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Business Forum | The return of the pendulum



It’s time to take stock of 2022. In the techno world, the least we can say is that it was a year of change. If we are honest, we will even admit that the last 12 months have shaken the columns of the temple built during the previous decade.

Let’s first highlight the striking contrast with 2021, which was the year of all records. In a brief overview of 2021, there were 96 initial public offerings (IPOs) of tech companies in the United States that raised a total of $53.3 billion. The account isn’t perfect because the definition of “tech” isn’t cut with a knife, but let’s move on. Here are two striking statistics about these companies:

  • As of early December 2022, only 6 of them are trading for more than the issue price of their IPO. So 94% lost value.
  • The 53.3 billion invested in these IPOs are worth 26.4 billion today. You read that right: the market capitalization of these newly public companies has lost 50.4% in one year.

The turnaround that caused this quagmire can be summed up as follows: the market no longer considers that growth at all costs justifies such a high valuation for companies that do not generate strong cash flows.

It may seem trivial for a CEGEP student to say that a company that makes profits will be worth more than one that does not, but in our industry, it’s quite a change of regime.

It used to be that the general consensus was that a company operating in a huge market and growing very rapidly would one day reach the tipping point where it could be profitable. If its gross margins remained high enough, the company would become a money-printing machine, and the biggest risk the investor would then run was drowning in a pool of money.

Such sequences of events have occurred for such phenomenal companies as Google (Alphabet) and Facebook (Meta), as well as several others. Surprisingly, very few drownings were recorded.

In fact, the visionary investors who put the first marbles into these ventures could retire to their private islands forever. Their sisters and brothers, jealous of having to be satisfied with modest three-story penthouses in downtown San Francisco, have seen fit to imitate them. A growing number of venture capital funds were therefore chasing a limited number of companies that met these criteria. The competition between them swelled the valuation of the most promising companies, even if several of them had become veritable incinerators of greenbacks.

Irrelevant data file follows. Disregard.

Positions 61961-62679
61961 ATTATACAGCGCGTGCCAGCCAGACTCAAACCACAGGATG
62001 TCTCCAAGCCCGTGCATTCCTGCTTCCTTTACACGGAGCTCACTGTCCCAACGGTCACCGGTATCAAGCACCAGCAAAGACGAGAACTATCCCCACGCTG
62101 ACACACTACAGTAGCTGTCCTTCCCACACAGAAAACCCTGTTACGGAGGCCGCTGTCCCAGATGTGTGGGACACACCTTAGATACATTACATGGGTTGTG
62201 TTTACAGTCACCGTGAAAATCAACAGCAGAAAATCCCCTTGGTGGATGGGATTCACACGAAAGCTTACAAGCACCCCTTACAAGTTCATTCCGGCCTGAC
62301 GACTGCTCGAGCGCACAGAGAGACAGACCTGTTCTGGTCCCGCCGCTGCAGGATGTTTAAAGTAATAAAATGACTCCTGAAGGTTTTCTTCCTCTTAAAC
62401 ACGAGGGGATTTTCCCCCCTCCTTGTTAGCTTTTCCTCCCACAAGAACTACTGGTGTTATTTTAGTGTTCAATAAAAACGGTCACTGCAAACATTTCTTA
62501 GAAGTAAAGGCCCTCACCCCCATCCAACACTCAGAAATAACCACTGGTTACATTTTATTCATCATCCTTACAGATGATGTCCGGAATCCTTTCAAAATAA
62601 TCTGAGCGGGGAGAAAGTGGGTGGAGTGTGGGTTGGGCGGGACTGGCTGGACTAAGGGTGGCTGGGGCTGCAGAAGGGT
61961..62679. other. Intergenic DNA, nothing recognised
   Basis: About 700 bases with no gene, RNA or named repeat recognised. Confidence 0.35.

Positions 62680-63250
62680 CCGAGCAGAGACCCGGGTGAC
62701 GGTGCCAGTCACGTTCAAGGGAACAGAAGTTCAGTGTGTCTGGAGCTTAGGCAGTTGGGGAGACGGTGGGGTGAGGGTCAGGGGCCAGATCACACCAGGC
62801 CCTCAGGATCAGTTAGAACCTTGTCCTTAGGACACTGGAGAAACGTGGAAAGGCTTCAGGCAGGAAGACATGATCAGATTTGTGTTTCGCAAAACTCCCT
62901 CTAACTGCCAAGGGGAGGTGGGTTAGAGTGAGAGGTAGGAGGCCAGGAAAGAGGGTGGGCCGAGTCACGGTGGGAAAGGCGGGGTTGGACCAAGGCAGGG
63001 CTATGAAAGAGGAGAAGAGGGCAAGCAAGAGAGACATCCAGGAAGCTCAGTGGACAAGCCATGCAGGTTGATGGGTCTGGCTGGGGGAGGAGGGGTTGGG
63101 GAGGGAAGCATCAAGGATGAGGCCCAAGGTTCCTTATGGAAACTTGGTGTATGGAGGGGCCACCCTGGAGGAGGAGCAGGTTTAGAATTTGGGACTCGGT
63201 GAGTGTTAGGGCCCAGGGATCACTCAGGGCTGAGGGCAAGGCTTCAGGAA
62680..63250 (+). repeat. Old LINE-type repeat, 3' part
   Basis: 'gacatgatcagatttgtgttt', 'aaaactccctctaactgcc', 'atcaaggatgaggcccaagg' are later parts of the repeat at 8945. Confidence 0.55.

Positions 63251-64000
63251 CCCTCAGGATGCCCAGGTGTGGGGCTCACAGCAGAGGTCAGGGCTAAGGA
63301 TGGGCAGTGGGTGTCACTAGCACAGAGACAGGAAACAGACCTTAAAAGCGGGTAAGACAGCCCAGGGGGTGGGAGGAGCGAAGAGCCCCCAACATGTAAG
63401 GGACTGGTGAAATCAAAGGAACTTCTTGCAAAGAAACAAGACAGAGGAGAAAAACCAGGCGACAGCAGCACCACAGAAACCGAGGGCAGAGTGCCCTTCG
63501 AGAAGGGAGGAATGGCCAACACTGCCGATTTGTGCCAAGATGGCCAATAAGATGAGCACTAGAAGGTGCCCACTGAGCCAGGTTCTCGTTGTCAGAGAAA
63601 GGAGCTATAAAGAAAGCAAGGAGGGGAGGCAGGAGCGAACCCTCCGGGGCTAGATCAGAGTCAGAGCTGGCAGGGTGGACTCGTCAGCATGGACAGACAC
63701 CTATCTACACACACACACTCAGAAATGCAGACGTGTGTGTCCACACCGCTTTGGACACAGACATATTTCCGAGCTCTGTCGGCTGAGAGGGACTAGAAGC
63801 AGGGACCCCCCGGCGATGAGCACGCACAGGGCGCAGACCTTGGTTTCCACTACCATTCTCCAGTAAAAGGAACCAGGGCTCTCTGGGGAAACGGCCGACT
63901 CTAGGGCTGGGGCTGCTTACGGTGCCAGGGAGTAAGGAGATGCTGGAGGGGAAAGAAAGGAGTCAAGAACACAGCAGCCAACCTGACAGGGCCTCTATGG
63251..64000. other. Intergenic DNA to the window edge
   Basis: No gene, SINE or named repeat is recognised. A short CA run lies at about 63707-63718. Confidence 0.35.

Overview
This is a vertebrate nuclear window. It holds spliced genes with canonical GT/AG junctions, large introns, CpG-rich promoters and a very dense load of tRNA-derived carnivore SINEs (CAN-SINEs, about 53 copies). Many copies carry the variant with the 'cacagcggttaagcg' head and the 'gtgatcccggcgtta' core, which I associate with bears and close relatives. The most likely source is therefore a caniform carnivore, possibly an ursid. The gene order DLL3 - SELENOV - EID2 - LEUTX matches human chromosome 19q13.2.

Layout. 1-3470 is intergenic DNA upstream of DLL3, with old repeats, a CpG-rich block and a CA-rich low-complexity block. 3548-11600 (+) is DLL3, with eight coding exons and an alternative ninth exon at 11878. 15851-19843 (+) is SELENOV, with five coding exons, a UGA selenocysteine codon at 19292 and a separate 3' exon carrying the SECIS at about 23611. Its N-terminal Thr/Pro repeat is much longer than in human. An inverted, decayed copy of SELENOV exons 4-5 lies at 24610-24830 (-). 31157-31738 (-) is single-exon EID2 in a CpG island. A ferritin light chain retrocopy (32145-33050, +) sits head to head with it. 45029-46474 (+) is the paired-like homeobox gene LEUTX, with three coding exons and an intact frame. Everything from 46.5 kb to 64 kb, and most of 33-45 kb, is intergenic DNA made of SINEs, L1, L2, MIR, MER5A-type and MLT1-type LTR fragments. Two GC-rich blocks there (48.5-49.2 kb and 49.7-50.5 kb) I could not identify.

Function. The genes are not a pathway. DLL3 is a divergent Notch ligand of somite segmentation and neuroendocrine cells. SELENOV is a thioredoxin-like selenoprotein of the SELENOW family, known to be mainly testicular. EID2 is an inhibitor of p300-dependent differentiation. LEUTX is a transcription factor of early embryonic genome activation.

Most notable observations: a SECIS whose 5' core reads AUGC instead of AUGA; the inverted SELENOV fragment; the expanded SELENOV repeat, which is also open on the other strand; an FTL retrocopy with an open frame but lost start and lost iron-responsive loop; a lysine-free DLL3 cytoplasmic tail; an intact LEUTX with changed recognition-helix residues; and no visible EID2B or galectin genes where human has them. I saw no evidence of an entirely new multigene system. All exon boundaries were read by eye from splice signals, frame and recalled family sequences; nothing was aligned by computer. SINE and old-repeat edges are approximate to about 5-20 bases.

The best mechanism to get out of this type of investment is often through the listing of the company on the stock market to be able to freely trade the shares.

Several unprofitable companies have plunged in 2020 and 2021, record years for IPOs, but the rapid rise in interest rates in 2022 has changed the rules of the game.

In effect, higher rates reduce the value of future cash flows or, in other words, a dollar promised in a few years is worth less than a dollar generated now. Those now public companies that are projecting aggressive growth until the future tipping point is reached are therefore less attractive than they were before. As a result, the market sent them to the penalty box, resulting in the depressing numbers shared at the start of the column.

Given the poor performance of IPOs, the collective appetite for these investments has evaporated this year. Companies that have tried their luck have not been welcomed with open arms, with a few exceptions. Those who would have had a good chance even prefer to wait for better skies, believing that they will have an easier time selling their salad (or their application) when the market is less nervous.

Great news

The impact on the tech industry is enormous since it means that the investment funds that have invested in these companies are losing one of their best means of monetizing their gains. However, if future cash flows are devalued and the most efficient exit is not available, this has an impact on the entire investment chain from the first dollar. Since in the short term we are less likely to sell our shares altogether, everyone sharpens their pencils for previous rounds and company valuations are, for the most part, adjusted accordingly.

It might be a bit counter-intuitive, but there’s great news behind it all.

The swing of the pendulum in the technology sector could well offer superb investment opportunities in the coming years.

It will be much more likely to obtain an interesting return by betting on a company valued at 6 million than when the latter was worth 60 million after 12 months of existence. I wouldn’t even be surprised if 2023 became one of the years that provided the best long-term returns for this type of investment.

Finally, the other good news is that entrepreneurs who exercise discipline are likely to be rewarded by the markets. It’s less sexy than a party at WeWork in 2017, but it’s probably healthier. And there will still be champagne!

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